I know Blogging Belmont readers have heard a lot from me about “critical meetings” to show support for the long-planned Belmont Community Path by now. And there’s probably a bit of “The Boy Who Cried Wolf” thing going on. But this time I’m serious: the Community Path faces a critical vote Monday evening by the Board of Selectmen and there’s at least a passing chance that staunch and sustained opposition to a common sense route along the Commuter Rail tracks by abutters on Channing Road will force a decision that could doom the construction of the path.
So – once again – Community Path supporters need to turn out in force to the Selectmen’s Hearing Room at Belmont Town Hall on Monday. The draft agenda for the meeting shows the Community Path discussion starting at 7:40 PM, but you want to arrive before then (say 7:15 or 7:20) just to be sure!
If you can’t make it but want to voice your support for a safe route along the north side of the tracks, just send an email to our Selectmen (firstname.lastname@example.org) and copy the members of the Community Path Implementation Advisory Committee (CPIAC) at email@example.com. Also, copy Town Planner Jeffrey Wheeler (firstname.lastname@example.org) on your message. Thanks!!
The back story
If you’re thinking “wait, I thought all this Community Path stuff was settled,” I don’t blame you. From the 50,000 foot view: the Town has been moving steadily toward the realization of an off-road walking and biking path through Belmont alongside the existing Fitchburg rail line. The engineering firm, PARE, completed its feasibility study for a path one year ago. That 58 page report (PDF here) laid out and ranked a number of path options, consisting of various segments, from Brighton Ave – the eastern end of the proposed path – through to the western terminus at the Waltham border at Beaver Brook Reservation. It then recommended a route as the most desirable.
As I noted when I wrote back on October 5: that’s where the trouble started. PARE was mindful of the desire for a pedestrian underpass between the Winn Brook neighborhood and the High School, and responsive staunch opposition of a small number of Channing Road residents whose property would abut a path that ran along the north side of the Fitchburg line. Their recommended route included a complicated North-South-North switchback from Brighton Street, across the tracks to the south (Belmont High) side of the rail line and then back to the north side through the underpass on Alexander Avenue.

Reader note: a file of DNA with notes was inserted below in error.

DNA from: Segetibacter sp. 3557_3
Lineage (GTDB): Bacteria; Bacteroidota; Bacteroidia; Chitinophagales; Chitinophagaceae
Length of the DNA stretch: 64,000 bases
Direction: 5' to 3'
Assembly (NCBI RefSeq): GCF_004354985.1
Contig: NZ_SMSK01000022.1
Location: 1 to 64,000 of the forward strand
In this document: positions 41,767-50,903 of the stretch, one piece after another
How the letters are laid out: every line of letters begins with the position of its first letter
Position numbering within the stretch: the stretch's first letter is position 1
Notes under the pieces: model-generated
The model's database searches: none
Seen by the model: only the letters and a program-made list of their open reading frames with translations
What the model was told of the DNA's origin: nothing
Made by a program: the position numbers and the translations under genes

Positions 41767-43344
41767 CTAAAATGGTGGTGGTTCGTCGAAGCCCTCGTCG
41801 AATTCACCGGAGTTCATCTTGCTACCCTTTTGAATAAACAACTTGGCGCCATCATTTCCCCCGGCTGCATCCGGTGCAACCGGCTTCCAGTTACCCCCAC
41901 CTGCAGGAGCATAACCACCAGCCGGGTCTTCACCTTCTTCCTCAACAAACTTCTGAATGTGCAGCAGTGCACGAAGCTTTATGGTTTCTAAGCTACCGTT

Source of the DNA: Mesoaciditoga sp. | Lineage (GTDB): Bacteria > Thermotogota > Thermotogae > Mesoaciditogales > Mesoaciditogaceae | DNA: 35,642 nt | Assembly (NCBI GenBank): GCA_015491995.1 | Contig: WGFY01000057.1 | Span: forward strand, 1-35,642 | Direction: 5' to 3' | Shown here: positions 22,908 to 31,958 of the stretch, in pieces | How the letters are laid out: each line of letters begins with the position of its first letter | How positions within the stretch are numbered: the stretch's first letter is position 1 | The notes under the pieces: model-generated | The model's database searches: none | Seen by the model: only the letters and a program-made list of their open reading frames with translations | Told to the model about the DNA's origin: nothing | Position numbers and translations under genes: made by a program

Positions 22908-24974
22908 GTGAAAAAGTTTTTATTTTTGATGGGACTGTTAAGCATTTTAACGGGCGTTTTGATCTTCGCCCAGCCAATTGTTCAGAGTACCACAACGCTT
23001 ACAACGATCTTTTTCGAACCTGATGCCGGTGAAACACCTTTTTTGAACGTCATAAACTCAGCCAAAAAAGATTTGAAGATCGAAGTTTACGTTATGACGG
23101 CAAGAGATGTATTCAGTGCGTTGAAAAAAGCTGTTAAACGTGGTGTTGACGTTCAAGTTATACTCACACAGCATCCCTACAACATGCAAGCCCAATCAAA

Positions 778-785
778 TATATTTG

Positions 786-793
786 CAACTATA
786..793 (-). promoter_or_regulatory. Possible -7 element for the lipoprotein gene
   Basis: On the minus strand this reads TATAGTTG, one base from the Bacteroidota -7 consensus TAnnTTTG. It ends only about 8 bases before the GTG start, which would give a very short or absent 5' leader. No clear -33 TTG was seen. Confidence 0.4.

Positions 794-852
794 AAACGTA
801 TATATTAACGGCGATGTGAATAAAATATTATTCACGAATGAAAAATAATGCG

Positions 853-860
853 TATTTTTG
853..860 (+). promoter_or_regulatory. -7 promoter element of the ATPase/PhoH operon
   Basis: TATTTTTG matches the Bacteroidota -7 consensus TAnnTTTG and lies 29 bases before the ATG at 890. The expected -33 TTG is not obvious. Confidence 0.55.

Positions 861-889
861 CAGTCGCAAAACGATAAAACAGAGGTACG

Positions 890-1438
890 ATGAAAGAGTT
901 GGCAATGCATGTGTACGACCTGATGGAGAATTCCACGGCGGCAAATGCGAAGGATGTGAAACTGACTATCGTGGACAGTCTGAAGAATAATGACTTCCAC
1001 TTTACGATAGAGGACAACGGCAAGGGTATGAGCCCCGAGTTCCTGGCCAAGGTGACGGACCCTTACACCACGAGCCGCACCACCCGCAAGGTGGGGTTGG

Funding on the line
What’s happened since is that the MBTA and the Massachusetts Dept. of Transportation (DOT) have signaled their willingness to invest in the Belmont Community Path. State and federal money could eventually pay up to 90% of the cost of construction – a huge gift to the town. And, last week, Town Meeting voted unanimously to allocate $400,000 for the design of the underpass (Community Path Phase 1a), moving that forward. The state has indicated it is willing to pay for construction of that tunnel as part of the overall project, regardless of whether the path runs through the tunnel. That takes a big reason for the south side route off the table.
But the MBTA has also highlighted some things they want changed in the design. At the top of the list: the at-grade track crossing at Brighton, which they see as unneeded and dangerous. As Sen. Brownsberger has indicated, the MBTA and Mass DOT would like the town to address that in their design for Phase 1B, which covers the path from Brighton Street to Belmont Center. Regardless of whether you agree with the MBTA’s thinking, Sen. Brownsberger has made it clear that ignoring this simple request may well jeopardize state funding for construction of the path.
This seems like a no-brainer. But as I indicated last month, Belmont’s own CPIAC is sharply divided on the north-south issue. Following a contentious meeting on Oct. 5, a majority of members of that committee (3-2) voted to recommend not updating the top proposed alignment for phase 1B from the south to the north side. That Committee’s chairman, Russ Leino, has indicated that he very strongly disagrees with the committee’s vote, but will need to present that recommendation to the BOS on Monday, along with the other members of CPIAC.
That puts the issue of the north vs. south side alignment in the hands of the Board of Selectmen. If they vote to listen to the request from the MBTA, they will need to vote contrary to the recommendation of their own advisory committee. They will also incur the wrath of abutters. If they vote with CPIAC, they will be turning a deaf ear to the wishes of the MBTA and DOT – the projects two main funders- and Belmont’s representatives on Beacon Hill, who have counseled the town to work with the state’s request to guarantee priority funding.
You to the rescue
That’s where you come in. You’ll make the Selectmen’s “tough vote” a lot easier by showing up to their hearing room Monday evening and voicing strong support for a compromise with the MBTA that will send the path along the North side of the tracks. With that vote, Belmont can almost guarantee priority funding to cover the vast majority of Phase 1a and 1b of the Community Path and give Belmont residents a fresh new off-road pedestrian path from Belmont Center all the way to Alewife and The Minuteman trail.
Let’s make this happen, Belmont! I’ll see you Monday evening!